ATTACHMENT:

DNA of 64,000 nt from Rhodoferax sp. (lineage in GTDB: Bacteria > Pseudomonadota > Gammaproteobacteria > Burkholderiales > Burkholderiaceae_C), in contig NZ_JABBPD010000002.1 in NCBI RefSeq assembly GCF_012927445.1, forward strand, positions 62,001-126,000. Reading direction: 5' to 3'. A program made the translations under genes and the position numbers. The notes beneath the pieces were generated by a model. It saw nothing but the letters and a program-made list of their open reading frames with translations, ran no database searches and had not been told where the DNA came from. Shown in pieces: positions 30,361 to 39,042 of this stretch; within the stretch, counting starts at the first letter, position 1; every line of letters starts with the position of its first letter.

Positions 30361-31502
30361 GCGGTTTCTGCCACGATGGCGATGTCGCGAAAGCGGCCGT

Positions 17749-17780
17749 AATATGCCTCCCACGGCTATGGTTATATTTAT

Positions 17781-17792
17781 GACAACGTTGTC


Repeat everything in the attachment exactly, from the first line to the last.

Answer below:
DNA of 64,000 nt from Rhodoferax sp. (lineage in GTDB: Bacteria > Pseudomonadota > Gammaproteobacteria > Burkholderiales > Burkholderiaceae_C), in contig NZ_JABBPD010000002.1 in NCBI RefSeq assembly GCF_012927445.1, forward strand, positions 62,001-126,000. Reading direction: 5' to 3'. A program made the translations under genes and the position numbers. The notes beneath the pieces were generated by a model. It saw nothing but the letters and a program-made list of their open reading frames with translations, ran no database searches and had not been told where the DNA came from. Shown in pieces: positions 30,361 to 39,042 of this stretch; within the stretch, counting starts at the first letter, position 1; every line of letters starts with the position of its first letter.

Positions 30361-31502
30361 GCGGTTTCTGCCACGATGGCGATGTCGCGAAAGCGGCCGT

Positions 17749-17780
17749 AATATGCCTCCCACGGCTATGGTTATATTTAT

Positions 17781-17792
17781 GACAACGTTGTC